The next component in line is the manifold valve. It sits astride the backbone of the engine and, as mentioned earlier, serves several practical purposes. Although there are no field adjustments that can be made to this simple device, a few suggestions may help when faced with the grim task of troubleshooting. If an engine continues to lope on at ICO, it can usually be attributed to either scored mixture valves in the metering unit or a manifold plunger that refuses to seat. Typically, if the engine runs on indefinitely, the problem can be attributed to scored mixture valves. However, if it continues to run for a short period, then the problem lies somewhere between the manifold valve and the cylinders. To further isolate the cause, remove the hose feeding the manifold valve at the metering unit outlet fitting. With the mixture valve against the ICO stop, engage the boost pump and look for any indication of fuel flow from this fitting. Be certain to capture any leaking fuel in a suitable container and use caution if the engine or exhaust is heat-soaked. Leakage in excess of 20 drops per minute at 10 psi of pressure is unacceptable. The metering unit should be sent in for repair. If youre still uncertain as to the cause, interrupt the hose feeding the manifold inlet and plumb a ball-valve between it and the metering unit. Then, with the engine running at idle speed, use the ball valve to manually cut off fuel flow to the divider. If the engine Paul Cramer of Kelly Aerospace is using a Porta Test unit manufactured by Aero Test, Inc. to set fuel pressures on a Cessna 340. continues to run, the problem most likely rests at the manifold valve. Other contributing causes of poor idle cut off may stem from a leaking primer system plugged or partially plugged injection nozzles, allowing the engine to run on residual fuel pooled in the induction, or in the case of a turbo-charged engine, a leaking fuel pump aneroid seal that dumps fuel back into the upper-deck. A fuel system that has been fine-tuned for a specific engine/airframe may require a periodic re-trimming. As the engine breaks in, and operating parameters change, and cockpit gauges lose their accuracy, it becomes necessary to perform a check-up. Continental encourages an operational verification any time an engine is installed, a 100 hr. or annual is performed, or whenever a fuel component is replaced or adjusted. This may seem excessive, but it assures of a smooth running engine to TBO. Randy Knuteson is Director of Product Support for Kelly Aerospace Power Systems in Montgomery, AL.
Altitude Compensating Adjustment (factory preset)

Some mechanics remain mystified by the auto-leaning capabilities of the IO-550 fuel pumps installed in some Bonanzas and Barons. This pump has what appears to be an aneroid configured much like a typical TSIO-520. However, unlike the turboed 520 that is referenced to upper deck pressure, this application has an aneroid that senses changes in ambient pressures. Ambient pressures are routed to the aneroid through the drain fitting via a bolt hole channel in the pump body. High rpm pressures are set by means of a tapered needle (like those seen on naturally aspirated models) housed in a brass boss on the side of the pump. Field elevations and pressure altitudes are to be compensated for when adjusting the aneroid. Normally, this auto-leaning aneroid is factory set and requires no adjustment. A tenuous balance must be achieved when setting up these pumps especially if the aneroid requires adjustment. When properly set these pumps achieve the desired results. When misunderstood or haphazardly adjusted they may cause fuel flows to drop well out of acceptable limits. Needless to say, this pump continues to baffle a fair share of mechanics. This ongoing confusion was the impetus for Raytheon issuing SB28-3052 in February of this year. This optional bulletin allows for the replacement of the auto-leaning pump with the manual leaning. Many pilots prefer the manual leaning capabilities as it puts the control back in their hands and eliminates the occurrence of improperly adjusted pumps. On twin applications both pumps must be replaced. It is advisable to specify which pumps are desired (by spec. #) when purchasing OHd or factory new 550 engines.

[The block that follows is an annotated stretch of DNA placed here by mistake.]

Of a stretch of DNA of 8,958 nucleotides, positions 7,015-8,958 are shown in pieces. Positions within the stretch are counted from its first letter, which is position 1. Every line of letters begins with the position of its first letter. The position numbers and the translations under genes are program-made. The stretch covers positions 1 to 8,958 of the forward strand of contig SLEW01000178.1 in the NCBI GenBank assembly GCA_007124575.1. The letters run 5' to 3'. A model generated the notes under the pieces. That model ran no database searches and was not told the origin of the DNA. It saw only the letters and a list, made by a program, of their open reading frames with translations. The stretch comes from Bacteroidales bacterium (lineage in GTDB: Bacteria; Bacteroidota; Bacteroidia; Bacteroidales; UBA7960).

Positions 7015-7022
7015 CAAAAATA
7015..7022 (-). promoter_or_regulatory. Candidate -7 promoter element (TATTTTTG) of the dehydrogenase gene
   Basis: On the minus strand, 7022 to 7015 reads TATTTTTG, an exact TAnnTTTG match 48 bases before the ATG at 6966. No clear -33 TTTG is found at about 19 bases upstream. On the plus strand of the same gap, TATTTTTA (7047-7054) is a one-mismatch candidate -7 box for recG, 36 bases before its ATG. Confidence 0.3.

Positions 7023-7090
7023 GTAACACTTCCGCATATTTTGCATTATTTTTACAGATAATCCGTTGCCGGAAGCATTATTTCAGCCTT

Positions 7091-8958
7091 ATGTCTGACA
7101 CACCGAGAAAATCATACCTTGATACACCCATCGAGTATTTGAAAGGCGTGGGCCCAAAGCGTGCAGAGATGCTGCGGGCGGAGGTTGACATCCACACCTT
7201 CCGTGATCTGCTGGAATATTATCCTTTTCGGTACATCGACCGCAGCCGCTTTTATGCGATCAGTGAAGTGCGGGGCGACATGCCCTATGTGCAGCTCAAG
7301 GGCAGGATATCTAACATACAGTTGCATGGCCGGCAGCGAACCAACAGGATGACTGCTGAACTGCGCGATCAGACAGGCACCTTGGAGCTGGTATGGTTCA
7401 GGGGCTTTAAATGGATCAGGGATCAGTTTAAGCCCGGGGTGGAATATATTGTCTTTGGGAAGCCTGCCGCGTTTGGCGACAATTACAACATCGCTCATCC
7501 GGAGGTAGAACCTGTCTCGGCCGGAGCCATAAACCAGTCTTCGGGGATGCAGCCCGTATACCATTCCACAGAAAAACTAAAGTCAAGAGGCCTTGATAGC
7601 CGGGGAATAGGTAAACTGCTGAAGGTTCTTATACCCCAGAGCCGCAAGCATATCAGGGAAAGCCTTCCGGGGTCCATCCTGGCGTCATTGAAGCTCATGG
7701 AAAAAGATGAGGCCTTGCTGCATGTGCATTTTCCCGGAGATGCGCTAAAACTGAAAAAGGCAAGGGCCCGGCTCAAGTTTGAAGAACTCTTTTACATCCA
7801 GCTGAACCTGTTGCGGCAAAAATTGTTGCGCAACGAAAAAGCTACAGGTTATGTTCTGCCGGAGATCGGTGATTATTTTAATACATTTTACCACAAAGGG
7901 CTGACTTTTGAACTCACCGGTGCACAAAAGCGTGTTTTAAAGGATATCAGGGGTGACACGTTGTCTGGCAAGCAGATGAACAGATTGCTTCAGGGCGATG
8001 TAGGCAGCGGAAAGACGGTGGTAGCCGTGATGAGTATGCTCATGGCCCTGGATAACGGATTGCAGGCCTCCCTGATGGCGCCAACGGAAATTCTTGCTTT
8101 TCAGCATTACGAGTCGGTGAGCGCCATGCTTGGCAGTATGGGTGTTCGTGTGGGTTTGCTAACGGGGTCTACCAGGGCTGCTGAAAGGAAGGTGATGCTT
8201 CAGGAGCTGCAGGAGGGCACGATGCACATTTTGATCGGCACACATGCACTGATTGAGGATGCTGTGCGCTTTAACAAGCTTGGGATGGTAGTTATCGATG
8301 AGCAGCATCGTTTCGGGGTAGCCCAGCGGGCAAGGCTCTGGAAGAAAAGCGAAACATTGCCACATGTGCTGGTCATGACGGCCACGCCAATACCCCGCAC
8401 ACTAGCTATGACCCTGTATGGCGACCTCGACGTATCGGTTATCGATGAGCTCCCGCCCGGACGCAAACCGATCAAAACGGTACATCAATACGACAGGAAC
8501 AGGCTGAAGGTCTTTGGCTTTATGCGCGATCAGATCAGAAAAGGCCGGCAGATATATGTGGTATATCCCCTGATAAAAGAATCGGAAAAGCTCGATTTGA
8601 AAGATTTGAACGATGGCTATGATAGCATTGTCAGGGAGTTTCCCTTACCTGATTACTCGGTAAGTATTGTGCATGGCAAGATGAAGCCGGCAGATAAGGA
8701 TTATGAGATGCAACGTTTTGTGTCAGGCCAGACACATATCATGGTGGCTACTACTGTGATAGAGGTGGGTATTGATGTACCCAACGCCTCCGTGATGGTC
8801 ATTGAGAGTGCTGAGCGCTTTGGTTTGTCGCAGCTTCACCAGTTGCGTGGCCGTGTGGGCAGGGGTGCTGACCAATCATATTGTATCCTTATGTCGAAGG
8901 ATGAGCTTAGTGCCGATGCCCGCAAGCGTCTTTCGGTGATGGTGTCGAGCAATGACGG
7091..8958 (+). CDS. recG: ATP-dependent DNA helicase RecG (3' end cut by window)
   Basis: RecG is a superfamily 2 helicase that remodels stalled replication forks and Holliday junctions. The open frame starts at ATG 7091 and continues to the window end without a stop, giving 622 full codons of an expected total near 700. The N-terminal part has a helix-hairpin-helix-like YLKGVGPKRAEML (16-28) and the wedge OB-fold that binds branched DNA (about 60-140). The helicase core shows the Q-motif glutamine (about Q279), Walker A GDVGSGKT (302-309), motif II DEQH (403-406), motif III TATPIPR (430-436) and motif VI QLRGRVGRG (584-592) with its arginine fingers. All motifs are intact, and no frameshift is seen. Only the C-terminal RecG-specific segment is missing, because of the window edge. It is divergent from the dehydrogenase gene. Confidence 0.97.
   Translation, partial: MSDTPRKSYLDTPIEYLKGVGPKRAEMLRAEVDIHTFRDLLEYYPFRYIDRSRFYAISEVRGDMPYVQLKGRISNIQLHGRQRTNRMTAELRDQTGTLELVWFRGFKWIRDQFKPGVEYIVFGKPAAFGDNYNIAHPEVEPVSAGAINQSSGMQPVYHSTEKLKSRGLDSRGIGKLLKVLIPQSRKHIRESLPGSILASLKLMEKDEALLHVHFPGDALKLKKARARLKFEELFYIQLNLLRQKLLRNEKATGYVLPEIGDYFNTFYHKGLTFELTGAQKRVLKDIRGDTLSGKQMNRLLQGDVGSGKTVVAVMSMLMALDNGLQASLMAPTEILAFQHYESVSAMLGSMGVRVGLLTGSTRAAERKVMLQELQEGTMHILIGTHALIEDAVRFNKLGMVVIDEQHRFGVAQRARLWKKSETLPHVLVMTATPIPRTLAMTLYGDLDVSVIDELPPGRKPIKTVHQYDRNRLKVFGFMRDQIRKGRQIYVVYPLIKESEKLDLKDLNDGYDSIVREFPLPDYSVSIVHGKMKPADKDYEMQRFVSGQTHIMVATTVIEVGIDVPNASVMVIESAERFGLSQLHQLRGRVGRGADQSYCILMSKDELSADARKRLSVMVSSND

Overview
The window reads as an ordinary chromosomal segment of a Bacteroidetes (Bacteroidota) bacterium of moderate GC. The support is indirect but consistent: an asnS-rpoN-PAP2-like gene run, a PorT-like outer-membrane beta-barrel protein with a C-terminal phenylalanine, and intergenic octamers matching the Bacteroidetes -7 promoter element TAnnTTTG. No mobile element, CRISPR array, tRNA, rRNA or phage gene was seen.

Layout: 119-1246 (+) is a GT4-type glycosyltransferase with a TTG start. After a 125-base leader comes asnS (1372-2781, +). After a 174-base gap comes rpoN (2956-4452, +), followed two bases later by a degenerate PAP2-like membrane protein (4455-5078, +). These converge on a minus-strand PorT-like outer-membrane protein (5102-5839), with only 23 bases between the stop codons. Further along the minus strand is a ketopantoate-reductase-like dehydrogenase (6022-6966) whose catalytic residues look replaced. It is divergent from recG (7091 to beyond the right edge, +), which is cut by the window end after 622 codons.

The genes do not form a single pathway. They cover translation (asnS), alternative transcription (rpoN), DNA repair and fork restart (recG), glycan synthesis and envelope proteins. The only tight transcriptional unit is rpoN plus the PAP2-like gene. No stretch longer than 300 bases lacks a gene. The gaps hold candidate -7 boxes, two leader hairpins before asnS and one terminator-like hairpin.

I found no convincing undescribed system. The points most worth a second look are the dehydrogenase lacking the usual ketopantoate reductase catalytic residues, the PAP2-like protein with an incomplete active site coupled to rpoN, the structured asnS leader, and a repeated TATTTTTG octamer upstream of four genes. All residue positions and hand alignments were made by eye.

Relief Valve (Low end)

High end Adjustment Screw

The 550 style pump incorporates three adjustments. The aneroid adjustment is factory preset to compensate for altitude changes. The brass boss on the side of the pump is an adjustable orifice that once set, determines high-end fuel pressures output. Turning it clockwise (in) increases pressure. The 5/16-inch bolt with 3/8 jamnut is the relief valve adjustment that determines low-end pump pressure. A clockwise movement increases pump pressure.